Organic Rankine Cycle
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Proceedings European Geothermal Congress 2007 Unterhaching, Germany, 30 May-1 June 2007
Organic Rankine Cycle Configurations
Ormat Technologies, Inc., 6225 Neil Road, Suite 300 - Reno, NV 89511-1136, USA firstname.lastname@example.org
Keywords: Binary Power Plant, Organic Rankine Cycle, Matching and Optimization, Two-phase Geothermal Resources, High Enthalpy, Recuperator, Geothermal Combined Cycle.
In the last two decades the binary power plant, utilizing the Organic Rankine Cycle (ORC), has become a preferred means of exploiting low to moderate enthalpy geothermal resources. It has been widely used to utilize the brine in existing single flash plants and in many other applications as an efficient and reliable way of employing a geothermal resource, in the form of brine only or brine and low pressure steam coming from a separator. Over the years the basic ORC has been improved and modified to better adapt the cycle to various conditions of the heat source.
In this paper we will describe some advanced versions of the Organic Rankine Cycle and will demonstrate its means of providing an efficient conversion cycle adapted to specific thermal and chemical properties of geothermal fluid sources.
Examples of implementation in different power plants include the power plants in the Azores, Iceland and the plant being constructed in Landau by Geo X GmbH of Ludwigshafen.
The process of designing a geothermal power plant can be considered as one of matching and optimization of the entire system. The matching process must take into consideration the characteristics of the geothermal fluid and selection of the optimum power conversion cycle, as well as other factors such as system simplicity, low maintenance requirements, and reservoir and environmental considerations. The availability and plant factor of the operating power plant is at least as important as the plant efficiency A very high efficiency conversion cycle will not do its job if the power plant is too complicated to maintain, too expensive to construct or too harmful to the environment. A conversion cycle that prevents injection of all or most of the geofluid along with the concomitant pressure support may negatively impact the sustainability of the reservoir and as a result will not be economically viable in the long term. The advantages and benefits of Organic Rankine Cycle power plants in terms of their high reliability operation, reservoir sustainability and environmental friendliness has been well demonstrated during more than twenty years of successful operation around the world. The power conversion cycles described in this paper are some examples of optimizing and maximizing the power output from different geothermal resources, while maintaining the simplicity and high reliability of the ORC equipment  .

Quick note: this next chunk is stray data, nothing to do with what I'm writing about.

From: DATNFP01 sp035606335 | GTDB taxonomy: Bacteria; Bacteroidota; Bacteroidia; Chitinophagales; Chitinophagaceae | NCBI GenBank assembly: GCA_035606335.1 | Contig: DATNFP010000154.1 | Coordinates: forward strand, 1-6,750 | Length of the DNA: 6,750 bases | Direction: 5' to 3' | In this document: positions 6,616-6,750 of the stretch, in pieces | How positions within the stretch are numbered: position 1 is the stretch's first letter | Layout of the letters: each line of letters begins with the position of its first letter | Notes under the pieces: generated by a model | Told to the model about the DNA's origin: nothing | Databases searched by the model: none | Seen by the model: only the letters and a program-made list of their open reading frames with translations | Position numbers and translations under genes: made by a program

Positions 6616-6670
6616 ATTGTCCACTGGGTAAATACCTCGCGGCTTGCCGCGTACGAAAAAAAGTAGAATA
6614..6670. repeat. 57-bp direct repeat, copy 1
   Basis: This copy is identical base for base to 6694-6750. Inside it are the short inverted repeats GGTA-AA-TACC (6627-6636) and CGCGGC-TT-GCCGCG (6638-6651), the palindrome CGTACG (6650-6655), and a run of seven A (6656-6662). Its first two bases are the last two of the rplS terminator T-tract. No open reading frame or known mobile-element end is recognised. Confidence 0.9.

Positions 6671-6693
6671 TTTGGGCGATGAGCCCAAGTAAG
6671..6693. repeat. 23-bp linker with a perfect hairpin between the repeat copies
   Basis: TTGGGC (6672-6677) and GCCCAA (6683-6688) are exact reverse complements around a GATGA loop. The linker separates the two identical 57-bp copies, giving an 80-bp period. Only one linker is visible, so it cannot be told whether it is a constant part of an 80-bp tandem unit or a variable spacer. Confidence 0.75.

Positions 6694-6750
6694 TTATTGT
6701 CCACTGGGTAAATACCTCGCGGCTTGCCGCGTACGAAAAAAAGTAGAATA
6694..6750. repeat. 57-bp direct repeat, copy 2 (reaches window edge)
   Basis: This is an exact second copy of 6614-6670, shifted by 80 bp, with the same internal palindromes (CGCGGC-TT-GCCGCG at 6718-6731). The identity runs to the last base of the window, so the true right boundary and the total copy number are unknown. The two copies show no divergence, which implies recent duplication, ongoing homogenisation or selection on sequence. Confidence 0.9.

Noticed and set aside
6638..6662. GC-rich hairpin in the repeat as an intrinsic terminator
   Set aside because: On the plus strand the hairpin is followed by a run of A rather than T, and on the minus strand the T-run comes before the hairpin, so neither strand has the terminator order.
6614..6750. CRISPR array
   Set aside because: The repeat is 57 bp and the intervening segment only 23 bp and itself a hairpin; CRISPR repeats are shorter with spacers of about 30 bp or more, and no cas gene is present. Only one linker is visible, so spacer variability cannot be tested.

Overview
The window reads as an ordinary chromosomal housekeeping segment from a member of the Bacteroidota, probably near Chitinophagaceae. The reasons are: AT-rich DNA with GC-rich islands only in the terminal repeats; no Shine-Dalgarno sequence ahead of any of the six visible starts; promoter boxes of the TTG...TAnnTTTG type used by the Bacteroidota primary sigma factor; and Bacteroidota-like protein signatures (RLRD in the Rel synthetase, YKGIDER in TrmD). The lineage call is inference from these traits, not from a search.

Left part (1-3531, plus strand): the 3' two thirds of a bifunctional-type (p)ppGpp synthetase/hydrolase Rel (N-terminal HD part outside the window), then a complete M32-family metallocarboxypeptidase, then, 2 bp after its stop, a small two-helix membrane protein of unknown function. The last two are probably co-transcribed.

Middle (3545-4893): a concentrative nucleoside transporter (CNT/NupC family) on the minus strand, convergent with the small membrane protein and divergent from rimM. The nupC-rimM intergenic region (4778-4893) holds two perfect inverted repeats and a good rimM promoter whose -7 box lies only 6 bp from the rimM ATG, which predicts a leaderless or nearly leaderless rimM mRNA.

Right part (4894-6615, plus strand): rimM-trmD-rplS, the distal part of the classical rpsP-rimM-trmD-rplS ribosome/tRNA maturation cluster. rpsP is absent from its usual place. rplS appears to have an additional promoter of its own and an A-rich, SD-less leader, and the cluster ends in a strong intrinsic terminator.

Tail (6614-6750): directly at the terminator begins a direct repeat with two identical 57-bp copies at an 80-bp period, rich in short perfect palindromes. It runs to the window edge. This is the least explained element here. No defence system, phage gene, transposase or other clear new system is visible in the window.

The cycles described in this paper utilize geothermal heat sources containing steam and brine, where the enthalpy is relatively low. No thermodynamic cycle provides a “total” solution to all low enthalpy cases, but rather can provide a working tool to the plant designer to enable selection of the proper answer for optimization for the specific site conditions.
The intention of this paper is to describe several innovative processes in geothermal power plants using ORC, some of which have recently been developed and patented by Ormat, and which provide good solutions for the utilization of geothermal resources with certain characteristics.
2. COMPARISON BETWEEN THERMODYNAMIC CYCLES 
The second law of thermodynamics determines the limitations of performance of a power generation process. Exergy is a useful tool to define the maximum theoretical power output for a given heat source, and at a given environmental temperature. The exergy and the exergetic efficiency provide a useful tool for comparison between cycles. The exergetic efficiency is the ratio of the plant output to the maximum theoretical output at the plant conditions.
The exergy is defined by the following expression:
o: marcom/papers/EGC/4547 1
April 16, 2007
e=h–ho -To(S–So) where:
e is the specific exergy h is the enthalpy
T is the temperature
and S is the specific entropy.
The subscript o refers to the ambient (dead state) temperature.
For a fluid flowing at a certain mass flow rate, multiplying the specific exergy by the mass flow rate results in the maximum power output theoretically obtainable from the given fluid for the given surroundings.
The real power generated by the power plant is always lower than the maximum theoretical value as defined above as a result of losses or irreversibilities in the cycle and the power plant. The main losses are due to the fact that the input heat to the system is limited in temperature, i.e. the heating fluid cannot be cooled down to the ambient temperature. One more major irreversibility in a binary power plant process is the difference in the temperature and enthalpy between the heating fluid and the secondary (working) fluid. An efficient process is one with a minimum such enthalpy difference. The enthalpy difference
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